Do You Allow Cats?

Level 3
Kelseyville, CA

Do You Allow Cats?

Hello All,


For the second time in 3 months I’ve declined a request that included a cat. I’ve edited my listing: “Cabin unsuitable for children and cats.”  Our listing specifically states that we are dog friendly.  


My questions to the Community:  

1)  Will Airbnb drop my position in the listings because I’ve declined 2 requests in 3 months?


2)  Are there other out there Hosts who accept cats?  (I am a cat lover who is cognizant of the behavioral issues and potential damage when a cat is brought into a new environment).  If you do, how do you structure the Security Deposit (because I’ve read that Airbnb doesn’t support claims for damage done by pets)?


Thanks so much for your feedback!




1 Best Answer

Yep. I find it really really sad and unfortunate that hosts dont act as if cat's are legitimate pets. Ive had both dogs and cats, and my cats have never caused me any property damage where as dogs have chewed on things, had potty training issues, cause noise... It's really messed up that there's this bias against cats. 


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28 Replies 28
Level 10
Balearic Islands, Spain

As a cat lover and diet of expert on cats.. It's curious that any well minded cat parent would willingly remove a cat from its home to take it on holiday. 


Cats are creatures of habit. They want everything today, to be just like it was yesterday. Moving them from place to place is hugely upsetting for most cats. 


Better to have a friend take care of them while you're away. The cats will thank you for it. 

@Elaine701  I agree- cats are quite territorial, and are more content to stay home than to  be moved around. Dogs are territorial, too, of course, but far more to their owners than to a place. They pretty easily adjust to new environments as long as their owner is there (although I've found cat people attribute much more personal attachment of their cats to them than I believe cats actually have). Dogs can get noticeably depressed if their owner is away for a long time, cats seem unfazed as long as they get fed and a bit of affection.


But I've known a few of what I refer to as "dog cats". They will follow you on long walks, far outside their territory, and just generally seem more doglike than catlike.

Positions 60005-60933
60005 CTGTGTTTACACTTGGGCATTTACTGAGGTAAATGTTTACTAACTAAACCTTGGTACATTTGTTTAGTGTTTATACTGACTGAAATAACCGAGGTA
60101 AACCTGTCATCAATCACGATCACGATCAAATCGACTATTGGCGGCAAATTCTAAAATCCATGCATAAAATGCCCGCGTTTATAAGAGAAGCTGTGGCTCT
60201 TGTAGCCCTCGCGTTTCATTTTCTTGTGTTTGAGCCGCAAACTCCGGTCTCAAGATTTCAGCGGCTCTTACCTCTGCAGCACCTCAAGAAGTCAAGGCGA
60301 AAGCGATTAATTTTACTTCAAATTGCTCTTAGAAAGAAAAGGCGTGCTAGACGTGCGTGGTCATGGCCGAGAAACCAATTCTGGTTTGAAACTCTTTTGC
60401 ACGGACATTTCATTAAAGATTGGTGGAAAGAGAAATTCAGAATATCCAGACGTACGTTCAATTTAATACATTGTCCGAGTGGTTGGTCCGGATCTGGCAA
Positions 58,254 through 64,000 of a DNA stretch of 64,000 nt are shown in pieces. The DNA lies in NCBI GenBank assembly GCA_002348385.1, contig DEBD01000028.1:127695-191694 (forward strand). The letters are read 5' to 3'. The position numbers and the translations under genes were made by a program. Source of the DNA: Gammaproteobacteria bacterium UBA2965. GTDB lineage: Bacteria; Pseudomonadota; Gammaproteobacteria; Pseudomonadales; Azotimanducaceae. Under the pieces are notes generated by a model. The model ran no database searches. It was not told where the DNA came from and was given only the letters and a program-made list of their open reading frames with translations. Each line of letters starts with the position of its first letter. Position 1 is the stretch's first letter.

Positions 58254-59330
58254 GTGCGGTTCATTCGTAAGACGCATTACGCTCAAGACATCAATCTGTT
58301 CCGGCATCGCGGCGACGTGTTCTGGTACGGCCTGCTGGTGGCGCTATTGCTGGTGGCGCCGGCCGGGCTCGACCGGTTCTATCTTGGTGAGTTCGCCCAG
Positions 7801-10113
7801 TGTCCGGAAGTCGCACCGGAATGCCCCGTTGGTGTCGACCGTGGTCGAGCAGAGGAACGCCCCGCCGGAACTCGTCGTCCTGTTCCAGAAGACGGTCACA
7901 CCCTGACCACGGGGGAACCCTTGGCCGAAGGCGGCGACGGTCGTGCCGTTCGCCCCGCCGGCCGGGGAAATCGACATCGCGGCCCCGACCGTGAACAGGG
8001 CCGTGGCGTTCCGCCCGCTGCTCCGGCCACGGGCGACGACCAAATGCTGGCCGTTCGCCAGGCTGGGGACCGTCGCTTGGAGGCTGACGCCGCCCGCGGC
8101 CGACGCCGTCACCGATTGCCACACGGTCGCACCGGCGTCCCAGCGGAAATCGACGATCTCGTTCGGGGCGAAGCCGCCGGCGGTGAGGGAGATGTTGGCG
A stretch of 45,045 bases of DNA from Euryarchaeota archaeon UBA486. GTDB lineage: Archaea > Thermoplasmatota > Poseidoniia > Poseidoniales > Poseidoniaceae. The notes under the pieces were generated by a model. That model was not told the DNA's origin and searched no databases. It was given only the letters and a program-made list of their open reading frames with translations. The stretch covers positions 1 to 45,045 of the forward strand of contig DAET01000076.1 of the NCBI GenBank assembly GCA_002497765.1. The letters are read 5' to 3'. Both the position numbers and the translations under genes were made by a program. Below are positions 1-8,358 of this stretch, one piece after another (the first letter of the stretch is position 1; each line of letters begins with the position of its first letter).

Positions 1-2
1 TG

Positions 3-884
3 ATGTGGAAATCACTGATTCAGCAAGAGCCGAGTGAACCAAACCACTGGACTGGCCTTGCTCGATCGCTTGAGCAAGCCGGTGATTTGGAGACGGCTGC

A cat in pain can be quiet, doesn’t mean they’re not in pain. Likewise with affection and attachment towards their owners. Just because they are stereotypically aloof creatures and aren’t as expressive as dogs doesn’t mean they don’t feel the same strong feelings dogs can.  

We left our cat with my parents to attend a wedding out of state knowing good and well that a lot of hosts will not welcome us if we brought her just because she’s a cat. While we were gone, she got all the attention and affection she needed. She slept with my parents every night, she had lots of playtime with them, and she got fed more treats than we would typically giver her. At one point I even thought that she wouldn’t bat an eye when we came home and would probably prefer my parent’s care since they spoiled her rotten. But the day we came home, she left my parent’s side to stick to us like glue again as if we never left. I used to think this way too-- that cats aren’t loyal to their owners like dogs are, but that day absolutely changed my mind! 

Our cat is many ways a “dog cat,” but I hate that to credit my cat for having such traits, I have to refer to her as “dog-like”. It undermines what cats are truly and similarly capable of. And so I say, My cat is simply a CAT who is clearly capable of doing and feeling things dogs can. She’s no dog cat. She’s a cat.

Not my cat! He's a super social Bombay and gets really depressed if we're away too long. He cries and sulks and occasionally becomes disordered enough to use the couch as his litter box- yes even when we have friends taking care of him and the box is being cleaned.  It would not be reasonable to find a friend who is willing to give up their entire life to just go live in my home 24/7 when they have their own families and pets to care for.  Seeing a friend for just 1-2 hours a day does not ease my cat's fear that he has been abandoned or the boredom he feels the rest of the day or evening. We've tried as hard as we can to find friends who will spend at least one of the nights sleeping over (and we offer pay) but this is again, not a very reasonable request when people have their own lives. Plus it adds to our travel stress to have to put clean sheets on for them before we leave, and also change out their sheets when we return! I would be so, so relieved if he could come with us on more trips.

I am a super serious cat-parent and don't relish the idea of taking her out of environment. Furthermore, not everyone books an AirBnb for holiday/vacation. I currently have a need for temporary housing while moving-I don't have many options. I will say that I am lucky that my cat adapts quickly to a new environment and is well-adjusted and well-behaved.

Level 4
Washington, DC